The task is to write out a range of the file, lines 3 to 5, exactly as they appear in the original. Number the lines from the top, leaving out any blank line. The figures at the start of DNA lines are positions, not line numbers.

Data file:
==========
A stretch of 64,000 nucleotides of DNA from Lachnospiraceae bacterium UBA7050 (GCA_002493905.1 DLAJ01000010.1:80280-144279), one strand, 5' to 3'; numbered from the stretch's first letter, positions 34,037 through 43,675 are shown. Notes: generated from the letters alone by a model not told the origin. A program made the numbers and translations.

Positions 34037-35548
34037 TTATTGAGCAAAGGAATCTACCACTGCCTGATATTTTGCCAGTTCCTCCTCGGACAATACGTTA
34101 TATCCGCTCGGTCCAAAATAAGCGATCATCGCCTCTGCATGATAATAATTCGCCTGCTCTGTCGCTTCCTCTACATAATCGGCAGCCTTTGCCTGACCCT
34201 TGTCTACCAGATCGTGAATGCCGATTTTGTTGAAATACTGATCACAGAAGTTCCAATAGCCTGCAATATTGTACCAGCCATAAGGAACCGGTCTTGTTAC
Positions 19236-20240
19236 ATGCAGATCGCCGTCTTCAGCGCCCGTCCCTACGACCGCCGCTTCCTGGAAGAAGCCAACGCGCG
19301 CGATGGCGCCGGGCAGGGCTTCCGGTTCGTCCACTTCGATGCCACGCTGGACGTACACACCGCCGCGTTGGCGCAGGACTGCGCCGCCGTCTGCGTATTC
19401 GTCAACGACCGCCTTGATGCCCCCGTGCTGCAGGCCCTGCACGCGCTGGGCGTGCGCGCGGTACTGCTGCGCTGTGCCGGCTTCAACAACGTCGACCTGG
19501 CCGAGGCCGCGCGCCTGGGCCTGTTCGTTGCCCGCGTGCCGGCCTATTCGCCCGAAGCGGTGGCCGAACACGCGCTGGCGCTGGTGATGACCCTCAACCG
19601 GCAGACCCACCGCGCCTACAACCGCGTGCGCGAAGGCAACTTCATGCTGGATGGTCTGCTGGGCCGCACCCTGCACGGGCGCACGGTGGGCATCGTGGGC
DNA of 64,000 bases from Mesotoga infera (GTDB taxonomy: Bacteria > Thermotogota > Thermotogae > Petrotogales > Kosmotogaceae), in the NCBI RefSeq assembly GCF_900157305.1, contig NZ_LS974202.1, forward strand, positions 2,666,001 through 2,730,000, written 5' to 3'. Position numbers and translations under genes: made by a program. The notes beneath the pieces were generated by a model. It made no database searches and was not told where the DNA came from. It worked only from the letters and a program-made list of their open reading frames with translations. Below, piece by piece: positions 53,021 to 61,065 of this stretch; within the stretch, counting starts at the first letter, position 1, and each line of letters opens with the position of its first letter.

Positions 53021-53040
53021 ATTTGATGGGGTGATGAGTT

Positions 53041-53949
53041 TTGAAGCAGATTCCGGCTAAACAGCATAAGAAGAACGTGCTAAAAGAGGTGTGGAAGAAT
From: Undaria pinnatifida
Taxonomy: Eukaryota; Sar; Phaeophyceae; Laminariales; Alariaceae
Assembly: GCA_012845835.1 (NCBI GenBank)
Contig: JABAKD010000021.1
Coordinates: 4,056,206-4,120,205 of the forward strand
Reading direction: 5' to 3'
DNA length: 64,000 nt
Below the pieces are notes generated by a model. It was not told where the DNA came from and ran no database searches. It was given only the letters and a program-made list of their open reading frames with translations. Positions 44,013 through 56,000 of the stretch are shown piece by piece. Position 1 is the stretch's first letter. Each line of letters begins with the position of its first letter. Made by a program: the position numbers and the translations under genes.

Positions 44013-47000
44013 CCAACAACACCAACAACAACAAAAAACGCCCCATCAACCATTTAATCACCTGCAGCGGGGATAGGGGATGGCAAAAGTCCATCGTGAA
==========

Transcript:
34037 TTATTGAGCAAAGGAATCTACCACTGCCTGATATTTTGCCAGTTCCTCCTCGGACAATACGTTA
34101 TATCCGCTCGGTCCAAAATAAGCGATCATCGCCTCTGCATGATAATAATTCGCCTGCTCTGTCGCTTCCTCTACATAATCGGCAGCCTTTGCCTGACCCT
34201 TGTCTACCAGATCGTGAATGCCGATTTTGTTGAAATACTGATCACAGAAGTTCCAATAGCCTGCAATATTGTACCAGCCATAAGGAACCGGTCTTGTTAC